Theater review by Raven Snook
What form will the resistance take 250 years from now? According to Andrew R. Butler's slyly provocative new musical, it will sound a lot like the past. The struggle against oppression may change, but the songs remain the same.
For Rags Parkland Sings the Songs of the Future, director Jordan Fein and set designer Laura Jellinek have reconfigured Ars Nova into an immersive, three-quarter-round cabaret for the title troubadour's comeback concert on Earth after a decade of hard labor in a prison colony on Mars. With a shaggy mane of red hair, a nasal twang and a haunted look in his eyes, Rags recounts his life of art, activism and incarceration, eulogizing the synthetic friends he lost along the way—until, suddenly, they're resurrected onstage from his memory, joyfully singing and playing alongside him.
Sci-fi folk may sound like an oxymoron, but it's actually a decades-old underground genre called filk. Butler is a master at fusing futuristic concepts like the civil rights of cyborgs with anthems that spark righteous anger and empathy, and he knows his stuff: Folkies will appreciate the Woody Guthrie and Bob Dylan influences, while nerds will note the hat tips to Blade Runner (or more precisely, the Philip K. Dick book on which the films are based).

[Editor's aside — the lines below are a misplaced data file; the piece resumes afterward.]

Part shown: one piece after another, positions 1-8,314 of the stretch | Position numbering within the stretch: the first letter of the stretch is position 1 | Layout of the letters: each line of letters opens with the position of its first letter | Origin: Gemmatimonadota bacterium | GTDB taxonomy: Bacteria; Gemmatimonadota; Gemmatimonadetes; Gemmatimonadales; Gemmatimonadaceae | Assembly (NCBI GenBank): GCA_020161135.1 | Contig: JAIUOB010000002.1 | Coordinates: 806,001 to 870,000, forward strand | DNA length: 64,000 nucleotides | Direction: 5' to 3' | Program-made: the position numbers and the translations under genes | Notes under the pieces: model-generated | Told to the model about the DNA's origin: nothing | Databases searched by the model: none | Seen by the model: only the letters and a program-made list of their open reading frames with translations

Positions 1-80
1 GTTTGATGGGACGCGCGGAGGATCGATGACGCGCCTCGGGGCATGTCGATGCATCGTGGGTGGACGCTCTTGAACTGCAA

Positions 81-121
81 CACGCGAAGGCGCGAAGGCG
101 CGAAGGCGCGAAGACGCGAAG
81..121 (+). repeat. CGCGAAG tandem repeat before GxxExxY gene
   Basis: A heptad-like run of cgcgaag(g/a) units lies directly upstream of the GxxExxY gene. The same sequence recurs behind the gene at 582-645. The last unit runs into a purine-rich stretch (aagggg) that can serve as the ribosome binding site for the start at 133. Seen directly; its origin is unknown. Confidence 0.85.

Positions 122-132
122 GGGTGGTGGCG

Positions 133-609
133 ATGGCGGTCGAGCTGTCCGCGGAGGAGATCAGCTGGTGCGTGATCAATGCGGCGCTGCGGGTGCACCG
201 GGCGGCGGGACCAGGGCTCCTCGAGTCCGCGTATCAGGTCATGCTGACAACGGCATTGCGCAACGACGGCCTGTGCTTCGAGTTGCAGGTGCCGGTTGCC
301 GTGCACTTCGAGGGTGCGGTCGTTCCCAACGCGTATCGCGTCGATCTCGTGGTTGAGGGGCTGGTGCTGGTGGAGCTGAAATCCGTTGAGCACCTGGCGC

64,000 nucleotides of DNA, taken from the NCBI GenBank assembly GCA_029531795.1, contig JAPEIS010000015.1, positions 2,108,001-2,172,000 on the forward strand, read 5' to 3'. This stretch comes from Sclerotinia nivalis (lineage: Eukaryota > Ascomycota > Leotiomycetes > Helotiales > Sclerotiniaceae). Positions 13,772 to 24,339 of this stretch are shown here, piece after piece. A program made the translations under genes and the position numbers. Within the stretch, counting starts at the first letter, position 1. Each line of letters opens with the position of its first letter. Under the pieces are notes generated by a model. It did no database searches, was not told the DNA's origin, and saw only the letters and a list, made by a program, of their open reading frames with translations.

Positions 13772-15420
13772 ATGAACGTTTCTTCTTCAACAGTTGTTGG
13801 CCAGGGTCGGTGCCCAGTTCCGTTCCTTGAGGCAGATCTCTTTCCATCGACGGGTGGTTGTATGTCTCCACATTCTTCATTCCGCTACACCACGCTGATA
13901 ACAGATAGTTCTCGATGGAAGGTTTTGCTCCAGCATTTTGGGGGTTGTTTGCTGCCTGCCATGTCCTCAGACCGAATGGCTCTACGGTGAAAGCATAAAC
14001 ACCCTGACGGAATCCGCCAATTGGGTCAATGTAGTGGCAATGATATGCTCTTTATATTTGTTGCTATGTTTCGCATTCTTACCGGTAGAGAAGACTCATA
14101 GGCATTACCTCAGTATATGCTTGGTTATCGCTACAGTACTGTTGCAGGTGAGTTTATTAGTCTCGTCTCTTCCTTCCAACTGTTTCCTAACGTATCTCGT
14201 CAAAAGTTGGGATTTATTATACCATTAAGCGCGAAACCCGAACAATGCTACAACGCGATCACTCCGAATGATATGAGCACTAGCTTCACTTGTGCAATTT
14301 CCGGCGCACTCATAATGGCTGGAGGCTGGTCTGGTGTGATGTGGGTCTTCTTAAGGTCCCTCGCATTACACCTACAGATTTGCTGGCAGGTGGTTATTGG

Butler has been developing this show for eight years, and that dedication has paid off with a glorious, deeply felt score that moves beyond folk to include R&B and classic rock. His talented costars—Rick Burkhardt on accordion, Tony Jarvis on sax, Jessie Linden on drums and Debbie Christine Tjong on bass—have contributed to the rich arrangements, and manage to conjure individual characters with limited stage time. But powerhouse vocalist Stacey Sargeant, as Rags's illegal lost love Beaux Weathers, is the show's heart and soul; when she's ripped away, we feel his anguish. Rags may be singing about the fights of tomorrow, but Butler is clearly planted on today's battleground.
Ars Nova (Off Broadway). By Andrew R. Butler. Directed by Jordan Fein. With ensemble cast. Running time: 1hr 30mins. No intermission.